If you are an independent elderly adult but would like to have some help with certain daily chores like cooking or getting the groceries due to your age or physical limitations, with round-the-clock- might not be what you require.
An could be the best bet for you as this institution is built around the idea of maximizing independence, offering socialization, and focusing on well-being while still offering a home-like environment with assistance when needed.
Now, you don’t need us to tell you that picking an is a major decision to make.
Take beforehand to make sure you are satisfied with your new environment.
This is not a decision you can make based on internet search alone, You need to see the place beforehand, talk to other residents, and make an overall inspection of the amenities offered, the efficiency of the staff, etc.
Read on to get an idea of what important factors need to be considered while deciding on an assisted living community for yourself.
We understand that your main objective would be to remain in the local area or to be close to loved ones. But, the location of the makes a difference in how they function, due to the laws in that area and this should be a priority on your list.
The level of an are specifically outlined by some states. For instance, certain states limit the extent of the residences can offer, so if you need a significant amount in those states, you may not be the right candidate for an after all – or you may consider looking at another state. and amenities allowed at
If you are an facilities in those places tend to focus more on building than . who is quite independent, and can manage well without the services not offered in the facilities in your preferred location, you may be able to make it work. Keep in mind that these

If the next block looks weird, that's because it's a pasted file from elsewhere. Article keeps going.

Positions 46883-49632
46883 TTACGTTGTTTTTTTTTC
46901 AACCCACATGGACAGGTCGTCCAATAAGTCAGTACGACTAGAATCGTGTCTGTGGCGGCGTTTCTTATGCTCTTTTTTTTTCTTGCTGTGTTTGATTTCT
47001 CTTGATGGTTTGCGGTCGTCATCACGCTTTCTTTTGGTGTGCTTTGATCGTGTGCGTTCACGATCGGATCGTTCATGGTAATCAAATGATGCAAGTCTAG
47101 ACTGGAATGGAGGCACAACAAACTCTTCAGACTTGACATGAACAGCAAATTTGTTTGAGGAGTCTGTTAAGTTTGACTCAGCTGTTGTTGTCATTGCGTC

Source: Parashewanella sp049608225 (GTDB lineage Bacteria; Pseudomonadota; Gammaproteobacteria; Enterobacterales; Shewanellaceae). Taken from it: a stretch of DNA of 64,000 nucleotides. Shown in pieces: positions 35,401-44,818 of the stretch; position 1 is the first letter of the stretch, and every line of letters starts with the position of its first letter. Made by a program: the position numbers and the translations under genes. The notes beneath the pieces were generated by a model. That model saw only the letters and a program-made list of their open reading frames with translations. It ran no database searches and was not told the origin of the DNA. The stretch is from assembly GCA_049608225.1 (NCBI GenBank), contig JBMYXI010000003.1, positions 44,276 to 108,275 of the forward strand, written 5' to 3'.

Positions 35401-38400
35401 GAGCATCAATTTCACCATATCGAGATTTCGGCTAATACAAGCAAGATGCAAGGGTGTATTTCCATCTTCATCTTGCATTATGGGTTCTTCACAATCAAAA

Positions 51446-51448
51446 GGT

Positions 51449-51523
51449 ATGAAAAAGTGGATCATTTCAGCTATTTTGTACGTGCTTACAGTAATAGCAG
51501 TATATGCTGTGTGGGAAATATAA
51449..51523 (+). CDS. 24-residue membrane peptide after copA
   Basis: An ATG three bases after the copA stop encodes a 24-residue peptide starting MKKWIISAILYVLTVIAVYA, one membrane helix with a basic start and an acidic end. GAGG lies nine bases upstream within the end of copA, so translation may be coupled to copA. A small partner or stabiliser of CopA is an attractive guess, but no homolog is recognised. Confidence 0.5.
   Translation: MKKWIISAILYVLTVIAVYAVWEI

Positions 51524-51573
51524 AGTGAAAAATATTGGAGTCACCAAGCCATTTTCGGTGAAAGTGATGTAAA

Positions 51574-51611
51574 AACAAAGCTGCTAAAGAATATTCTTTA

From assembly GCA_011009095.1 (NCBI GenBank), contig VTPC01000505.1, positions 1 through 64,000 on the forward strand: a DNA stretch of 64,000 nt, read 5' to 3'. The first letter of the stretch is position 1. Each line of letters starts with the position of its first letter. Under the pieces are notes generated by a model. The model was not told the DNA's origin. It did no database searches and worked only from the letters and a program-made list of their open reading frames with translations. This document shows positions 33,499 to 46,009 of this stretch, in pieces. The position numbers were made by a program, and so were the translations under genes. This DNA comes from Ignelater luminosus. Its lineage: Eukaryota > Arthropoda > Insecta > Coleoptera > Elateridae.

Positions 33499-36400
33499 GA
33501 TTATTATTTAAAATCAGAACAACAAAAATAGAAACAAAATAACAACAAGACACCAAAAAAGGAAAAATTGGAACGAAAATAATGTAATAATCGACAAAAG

2. Size of the
Now, when we say size, we want you to think of two aspects here: As a , and the staff-to- ratio., you need to evaluate the size of the
Size can also affect the types of services offered. Larger ones, for instance, may be more likely to offer amenities like movie theaters and swimming pools, or specialized units for .
There is a type of that generally has few residents and as many as one staff member per five or six residents. “That [ratio] is a good thing to consider,” she says, as well as the general attitude of the staff. Does working with an aging population seem to be their passion, or do they simply clock in and clock out? Reeves explains.
As you may already know, an typically offers housekeeping, dining, and medical services. They also provide health and wellness programs, medication management support, and even customized senior care services based on individual health needs.
For instance, 60 percent of include an Alzheimer’s disease or dementia program, and a diabetes program. There are facilities that offer heart health and depression programs as well.
If your idea of a also includes programs that enhance the quality of life, like lounges, pool, pet therapy, art and music , group outings, etc, you can consider a premium that offers such services to its residents.
4. Ease of Access to
There are many facilities that are a part of a larger . These give you the flexibility to move from to facilities if and when you need to.
On the other hand, some assisted living residence may have tie-ups with other health care providers; this means that they can refer you to a continuing care retirement community once your health care requirements exceed what the residence offers.
The idea of moving from total independence to a residence with can be hard especially if you are an who’s been able to manage chores more or less independently.
But you need to understand that a time may come where you need a and in a continuing retirement services might just be what you need.
This helps you plan ahead and choose an which makes it easier for you to make the transition.
Cost is, of course, an important factor that you need to bear in mind while evaluating your . Whether or not you can afford an makes or breaks whether you should consider there.